The firm explained that higher than expected demand lay behind the boost.
“SKF delivered a good performance and a strong cash flow. Demand was somewhat better in the quarter than we expected in April and this combined with the steps we are taking to reduce our costs enabled us to continue our journey to deliver a sequentially improving operating margin,” CEO Tom Johnstone said in a statement.
SKF reported a pre-tax profit of 1.63 billion kronor ($245 million), down on the 17.17 billion kronor reported in the corresponding period of 2012. The report was received positively by the stock market with SKF stock climbing 2.6 percent in early trading on Tuesday.
Johnstone forecast that demand would be sustained at current levels in the third quarter.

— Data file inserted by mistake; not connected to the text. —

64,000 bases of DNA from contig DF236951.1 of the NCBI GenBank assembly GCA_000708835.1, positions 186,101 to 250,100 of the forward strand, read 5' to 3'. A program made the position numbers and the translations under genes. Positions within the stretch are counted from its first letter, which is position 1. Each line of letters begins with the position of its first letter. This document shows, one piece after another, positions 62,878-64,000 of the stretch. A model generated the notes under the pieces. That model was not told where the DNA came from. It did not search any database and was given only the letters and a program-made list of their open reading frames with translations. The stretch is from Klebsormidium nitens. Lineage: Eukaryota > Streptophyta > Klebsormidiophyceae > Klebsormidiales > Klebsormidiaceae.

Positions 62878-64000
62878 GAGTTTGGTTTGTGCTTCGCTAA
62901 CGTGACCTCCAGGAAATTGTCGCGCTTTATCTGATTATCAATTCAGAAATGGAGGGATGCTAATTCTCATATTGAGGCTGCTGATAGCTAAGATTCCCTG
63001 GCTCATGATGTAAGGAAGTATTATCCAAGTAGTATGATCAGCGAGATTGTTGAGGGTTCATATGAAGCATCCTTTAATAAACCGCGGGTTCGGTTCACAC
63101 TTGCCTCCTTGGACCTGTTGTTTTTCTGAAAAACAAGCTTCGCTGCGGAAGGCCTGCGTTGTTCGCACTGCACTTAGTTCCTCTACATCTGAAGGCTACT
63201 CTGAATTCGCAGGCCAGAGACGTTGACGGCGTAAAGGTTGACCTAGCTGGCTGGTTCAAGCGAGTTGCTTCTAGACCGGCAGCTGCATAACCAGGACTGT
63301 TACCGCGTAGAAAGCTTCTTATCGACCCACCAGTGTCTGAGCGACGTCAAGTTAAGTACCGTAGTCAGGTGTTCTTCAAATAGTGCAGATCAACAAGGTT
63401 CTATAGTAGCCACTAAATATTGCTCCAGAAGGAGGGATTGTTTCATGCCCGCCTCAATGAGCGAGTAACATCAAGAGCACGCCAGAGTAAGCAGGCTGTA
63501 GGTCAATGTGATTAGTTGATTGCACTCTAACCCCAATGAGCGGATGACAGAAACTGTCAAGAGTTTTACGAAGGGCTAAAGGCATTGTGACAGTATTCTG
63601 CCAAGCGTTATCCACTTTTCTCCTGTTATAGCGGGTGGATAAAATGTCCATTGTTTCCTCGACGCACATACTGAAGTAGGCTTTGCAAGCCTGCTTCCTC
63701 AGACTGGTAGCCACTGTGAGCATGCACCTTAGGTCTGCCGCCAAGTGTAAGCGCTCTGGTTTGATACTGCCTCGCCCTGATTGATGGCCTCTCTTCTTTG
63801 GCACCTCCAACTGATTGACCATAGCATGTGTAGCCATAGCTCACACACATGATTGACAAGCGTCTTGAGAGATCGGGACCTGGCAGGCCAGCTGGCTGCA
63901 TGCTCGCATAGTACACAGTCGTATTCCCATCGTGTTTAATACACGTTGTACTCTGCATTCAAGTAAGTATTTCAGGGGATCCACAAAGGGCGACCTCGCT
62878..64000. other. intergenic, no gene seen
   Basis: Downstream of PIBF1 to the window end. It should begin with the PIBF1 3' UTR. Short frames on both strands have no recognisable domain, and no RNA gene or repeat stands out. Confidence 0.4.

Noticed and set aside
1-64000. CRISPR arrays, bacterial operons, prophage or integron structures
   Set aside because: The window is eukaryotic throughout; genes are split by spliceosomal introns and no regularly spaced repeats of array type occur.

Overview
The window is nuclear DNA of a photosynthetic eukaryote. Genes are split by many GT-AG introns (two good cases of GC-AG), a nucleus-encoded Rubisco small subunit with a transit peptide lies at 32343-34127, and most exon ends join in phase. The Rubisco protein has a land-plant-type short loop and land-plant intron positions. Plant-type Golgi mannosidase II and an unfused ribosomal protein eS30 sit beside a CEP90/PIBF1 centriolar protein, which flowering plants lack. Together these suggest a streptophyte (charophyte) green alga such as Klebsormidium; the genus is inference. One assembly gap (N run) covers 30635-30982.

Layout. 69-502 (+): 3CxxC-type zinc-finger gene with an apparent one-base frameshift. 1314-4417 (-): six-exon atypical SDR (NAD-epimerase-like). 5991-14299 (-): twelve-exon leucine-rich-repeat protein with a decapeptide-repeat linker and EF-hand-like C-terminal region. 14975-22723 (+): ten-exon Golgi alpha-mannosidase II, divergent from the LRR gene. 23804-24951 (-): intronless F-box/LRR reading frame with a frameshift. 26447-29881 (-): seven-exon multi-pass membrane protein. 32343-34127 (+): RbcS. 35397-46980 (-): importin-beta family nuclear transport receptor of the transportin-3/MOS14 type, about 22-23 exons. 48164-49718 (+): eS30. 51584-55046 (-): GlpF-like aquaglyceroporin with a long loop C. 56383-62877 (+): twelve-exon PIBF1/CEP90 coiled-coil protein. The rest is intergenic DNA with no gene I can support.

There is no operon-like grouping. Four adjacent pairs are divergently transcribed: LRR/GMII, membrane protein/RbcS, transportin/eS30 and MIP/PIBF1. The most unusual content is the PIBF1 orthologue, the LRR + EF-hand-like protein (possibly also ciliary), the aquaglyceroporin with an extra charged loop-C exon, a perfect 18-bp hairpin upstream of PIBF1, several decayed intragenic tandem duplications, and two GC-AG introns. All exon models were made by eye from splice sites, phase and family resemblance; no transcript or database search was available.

“While there continues to be uncertainty from a macro viewpoint we expect demand in the third quarter to remain on the same level which means it will be slightly higher compared to the same quarter last year.”
“The manufacturing level was increased during the second quarter and we will stay at that level in the third quarter,” he added.
The firm reported an operating margin of 11.2 percent for the quarter and aims to continue its cost-cutting drive. The firm said it expected currency fluctuations to impact negatively on operating profit, by 100 million kronor in the second quarter and by 450 million over the full year.